Tuesday, August 10, 2010

Volunteers continue to work in port and on shore in Haiti

Today I had the fortune of witnessing fourteen Haitian patients make the transition from shore to the comforts of the Iwo Jima.

I met Vanessa Bernard and Lt. Washington of the Navy on her way back to the UN compound leading fourteen patients from Med Site 1. The number of people meant we’d have to divide up into two helicopters to deliver them to the ship. The lieutenant didn’t speak Creole or French, so I volunteered to accompany her as the translator for the second group.

Vanessa departed on the first helicopter with ten of the patients. About an hour later the helicopter came into sight. We shielded our ears and eyes as it landed in a vortex of wind. We were issued earplugs and goggles and hurried up the aircraft’s ramp to find our seats.

We were in the air before I’d even had time to show the Haitians how to buckle the seat belts. As we flew over the sea I’d expected them to be amazed, but instead they looked nonplussed, as if the ride were a trying experience they’d rather just get done. After a short five minutes of flight and one long, banking turn, we touched down on the flight deck.

After dinner, I went back to the medical ward to check in with the patients I’d seen yesterday. Lubens is doing well, with a blood-soaked but tidy bandage on his temple. Methinks the resulting scar will help him impress the ladies when he gets back.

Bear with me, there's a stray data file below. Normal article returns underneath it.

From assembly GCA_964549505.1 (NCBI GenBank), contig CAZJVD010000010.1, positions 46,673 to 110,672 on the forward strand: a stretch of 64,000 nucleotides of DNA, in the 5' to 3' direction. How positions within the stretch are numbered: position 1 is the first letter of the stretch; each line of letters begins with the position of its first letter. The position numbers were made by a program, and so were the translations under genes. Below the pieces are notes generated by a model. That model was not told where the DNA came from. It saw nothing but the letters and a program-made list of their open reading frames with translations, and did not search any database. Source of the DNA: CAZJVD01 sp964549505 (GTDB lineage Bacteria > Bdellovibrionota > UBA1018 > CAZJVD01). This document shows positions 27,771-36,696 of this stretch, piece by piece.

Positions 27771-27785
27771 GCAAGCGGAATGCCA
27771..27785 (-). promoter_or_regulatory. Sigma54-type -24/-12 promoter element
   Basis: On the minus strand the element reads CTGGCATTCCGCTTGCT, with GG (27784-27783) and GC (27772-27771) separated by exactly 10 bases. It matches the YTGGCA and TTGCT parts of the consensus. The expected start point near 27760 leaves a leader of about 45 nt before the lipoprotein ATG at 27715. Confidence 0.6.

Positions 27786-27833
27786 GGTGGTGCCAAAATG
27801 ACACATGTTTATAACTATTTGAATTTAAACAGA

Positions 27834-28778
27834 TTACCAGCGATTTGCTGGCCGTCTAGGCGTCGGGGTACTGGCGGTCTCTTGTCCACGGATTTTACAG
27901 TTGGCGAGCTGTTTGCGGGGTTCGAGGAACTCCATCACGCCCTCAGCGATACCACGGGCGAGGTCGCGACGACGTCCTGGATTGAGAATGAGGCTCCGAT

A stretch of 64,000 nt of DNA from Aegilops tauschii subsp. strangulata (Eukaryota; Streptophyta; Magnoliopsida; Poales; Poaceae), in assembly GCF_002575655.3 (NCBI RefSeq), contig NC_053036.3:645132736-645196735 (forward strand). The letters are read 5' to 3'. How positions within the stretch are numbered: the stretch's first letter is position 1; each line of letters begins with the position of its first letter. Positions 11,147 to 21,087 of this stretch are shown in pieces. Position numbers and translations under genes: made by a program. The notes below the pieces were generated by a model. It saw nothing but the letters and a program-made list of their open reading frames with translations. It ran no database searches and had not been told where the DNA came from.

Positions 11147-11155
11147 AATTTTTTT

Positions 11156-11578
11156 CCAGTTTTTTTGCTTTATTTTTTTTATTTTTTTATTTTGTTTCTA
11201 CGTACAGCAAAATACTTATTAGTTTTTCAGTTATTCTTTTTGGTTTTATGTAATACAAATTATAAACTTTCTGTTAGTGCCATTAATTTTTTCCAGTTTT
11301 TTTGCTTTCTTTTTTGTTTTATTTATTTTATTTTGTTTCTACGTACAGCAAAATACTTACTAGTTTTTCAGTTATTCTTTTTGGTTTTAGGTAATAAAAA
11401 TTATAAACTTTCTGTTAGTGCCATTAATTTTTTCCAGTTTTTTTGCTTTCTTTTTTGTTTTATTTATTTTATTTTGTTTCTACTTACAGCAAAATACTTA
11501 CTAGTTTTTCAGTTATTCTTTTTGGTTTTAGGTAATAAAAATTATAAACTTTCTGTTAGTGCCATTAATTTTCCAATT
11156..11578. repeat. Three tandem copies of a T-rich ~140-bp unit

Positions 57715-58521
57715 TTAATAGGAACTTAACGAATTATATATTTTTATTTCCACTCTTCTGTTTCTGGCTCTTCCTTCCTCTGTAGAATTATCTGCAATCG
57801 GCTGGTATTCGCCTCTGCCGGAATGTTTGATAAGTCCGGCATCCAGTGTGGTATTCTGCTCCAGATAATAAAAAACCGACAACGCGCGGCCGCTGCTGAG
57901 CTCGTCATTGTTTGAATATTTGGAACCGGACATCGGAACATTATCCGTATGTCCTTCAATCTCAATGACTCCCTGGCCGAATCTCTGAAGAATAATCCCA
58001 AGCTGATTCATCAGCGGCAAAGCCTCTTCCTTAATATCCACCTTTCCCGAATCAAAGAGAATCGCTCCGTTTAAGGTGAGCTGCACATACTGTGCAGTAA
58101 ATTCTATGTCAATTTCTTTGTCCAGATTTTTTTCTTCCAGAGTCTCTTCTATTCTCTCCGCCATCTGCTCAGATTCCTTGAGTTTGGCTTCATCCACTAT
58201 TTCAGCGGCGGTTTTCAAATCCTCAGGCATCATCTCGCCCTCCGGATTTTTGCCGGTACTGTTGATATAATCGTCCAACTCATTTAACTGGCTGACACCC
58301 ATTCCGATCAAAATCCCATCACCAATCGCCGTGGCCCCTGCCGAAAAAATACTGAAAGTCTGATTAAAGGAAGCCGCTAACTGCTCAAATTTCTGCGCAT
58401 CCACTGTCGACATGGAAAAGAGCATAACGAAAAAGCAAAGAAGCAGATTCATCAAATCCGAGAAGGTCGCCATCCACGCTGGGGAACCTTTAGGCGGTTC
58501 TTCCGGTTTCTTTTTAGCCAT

After playing two rounds of dominoes with six of the guys, I showed my laptop to Bryssainthe Berline, 19, and her 14-year-old sister, who declined to give her name. In a conversation at the landing zone this morning Bryssainthe had ask to hear some of my music, and so the pair flipped through my music library. They especially liked the more upbeat tunes from Gaelic Storm, Little Joy, and Metric.

Project HOPE team doctors Manish Oza and Michael Polifka related how their work continued at Med Site 2 with a high volume of patients. Fortunately, all of the cases were basic, easily ailments such as infections and body pains.

“God was smiling on us,” Manish said beatifically as he showed me a picture on his phone. “He sent us a rainbow after we were done.”

And it hadn’t even rained.

Story and photos by HOPE volunteer and PAO, Eric Campbell

1 comment:

  1. Hi Eric,
    Thanks for this beautiful story! Connecting with the kids is the greatest part of being a Hope volunteer...and you captured the essence here. Kathryn, 2010 Pacific Partnership PAO